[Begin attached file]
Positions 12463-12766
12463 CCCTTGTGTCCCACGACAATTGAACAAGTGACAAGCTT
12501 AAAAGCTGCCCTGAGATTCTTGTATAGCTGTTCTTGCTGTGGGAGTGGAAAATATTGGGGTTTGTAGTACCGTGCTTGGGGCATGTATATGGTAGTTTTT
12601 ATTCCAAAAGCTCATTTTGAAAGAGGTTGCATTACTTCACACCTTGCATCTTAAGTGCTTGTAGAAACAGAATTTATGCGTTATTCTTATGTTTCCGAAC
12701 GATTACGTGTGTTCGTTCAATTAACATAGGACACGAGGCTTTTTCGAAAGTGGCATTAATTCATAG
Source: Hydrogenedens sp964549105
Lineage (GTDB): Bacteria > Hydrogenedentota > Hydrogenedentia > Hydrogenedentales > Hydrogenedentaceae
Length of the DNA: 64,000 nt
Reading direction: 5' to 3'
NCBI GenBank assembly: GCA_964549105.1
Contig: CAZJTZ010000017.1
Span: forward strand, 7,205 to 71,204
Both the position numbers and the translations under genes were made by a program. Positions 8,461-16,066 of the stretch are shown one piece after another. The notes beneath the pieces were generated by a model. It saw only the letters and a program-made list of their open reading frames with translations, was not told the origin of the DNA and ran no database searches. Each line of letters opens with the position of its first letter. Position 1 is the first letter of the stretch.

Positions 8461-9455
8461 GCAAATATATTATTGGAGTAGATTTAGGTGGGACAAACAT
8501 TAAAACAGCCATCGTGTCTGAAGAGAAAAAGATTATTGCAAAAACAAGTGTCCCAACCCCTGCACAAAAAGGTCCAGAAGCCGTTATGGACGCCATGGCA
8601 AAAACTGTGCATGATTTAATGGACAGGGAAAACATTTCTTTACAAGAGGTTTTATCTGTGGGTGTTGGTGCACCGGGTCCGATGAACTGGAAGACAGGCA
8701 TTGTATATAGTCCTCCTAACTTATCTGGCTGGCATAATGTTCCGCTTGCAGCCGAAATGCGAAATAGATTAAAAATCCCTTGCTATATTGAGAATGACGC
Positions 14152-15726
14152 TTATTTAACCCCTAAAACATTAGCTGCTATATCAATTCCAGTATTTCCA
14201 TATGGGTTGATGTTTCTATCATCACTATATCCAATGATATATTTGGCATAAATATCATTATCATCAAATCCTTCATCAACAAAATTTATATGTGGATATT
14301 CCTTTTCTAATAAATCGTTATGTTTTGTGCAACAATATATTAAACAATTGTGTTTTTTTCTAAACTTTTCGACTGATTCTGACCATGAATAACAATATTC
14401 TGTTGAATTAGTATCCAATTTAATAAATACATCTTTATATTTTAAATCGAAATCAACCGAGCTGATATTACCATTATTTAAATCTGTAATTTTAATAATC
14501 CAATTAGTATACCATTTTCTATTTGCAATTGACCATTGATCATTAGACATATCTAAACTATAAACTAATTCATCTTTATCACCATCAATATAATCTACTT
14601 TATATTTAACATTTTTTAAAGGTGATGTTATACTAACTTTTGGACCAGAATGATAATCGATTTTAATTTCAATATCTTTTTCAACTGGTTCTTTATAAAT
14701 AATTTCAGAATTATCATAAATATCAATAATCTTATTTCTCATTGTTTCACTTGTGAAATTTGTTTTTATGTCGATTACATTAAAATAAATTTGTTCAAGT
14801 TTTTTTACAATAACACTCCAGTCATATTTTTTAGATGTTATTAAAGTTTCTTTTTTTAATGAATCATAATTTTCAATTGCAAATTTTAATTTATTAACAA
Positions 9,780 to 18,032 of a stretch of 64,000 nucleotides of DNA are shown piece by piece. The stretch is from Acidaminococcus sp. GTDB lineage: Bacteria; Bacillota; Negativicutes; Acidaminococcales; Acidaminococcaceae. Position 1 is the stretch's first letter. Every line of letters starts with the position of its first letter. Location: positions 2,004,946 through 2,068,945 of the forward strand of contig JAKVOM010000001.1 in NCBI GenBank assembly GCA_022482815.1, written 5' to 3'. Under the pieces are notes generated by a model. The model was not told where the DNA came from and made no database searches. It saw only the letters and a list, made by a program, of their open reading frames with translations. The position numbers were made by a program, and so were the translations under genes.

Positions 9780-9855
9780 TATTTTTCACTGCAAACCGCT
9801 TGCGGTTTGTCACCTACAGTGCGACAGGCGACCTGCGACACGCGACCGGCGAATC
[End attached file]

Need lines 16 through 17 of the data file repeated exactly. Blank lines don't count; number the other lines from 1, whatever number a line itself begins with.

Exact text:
8501 TAAAACAGCCATCGTGTCTGAAGAGAAAAAGATTATTGCAAAAACAAGTGTCCCAACCCCTGCACAAAAAGGTCCAGAAGCCGTTATGGACGCCATGGCA
8601 AAAACTGTGCATGATTTAATGGACAGGGAAAACATTTCTTTACAAGAGGTTTTATCTGTGGGTGTTGGTGCACCGGGTCCGATGAACTGGAAGACAGGCA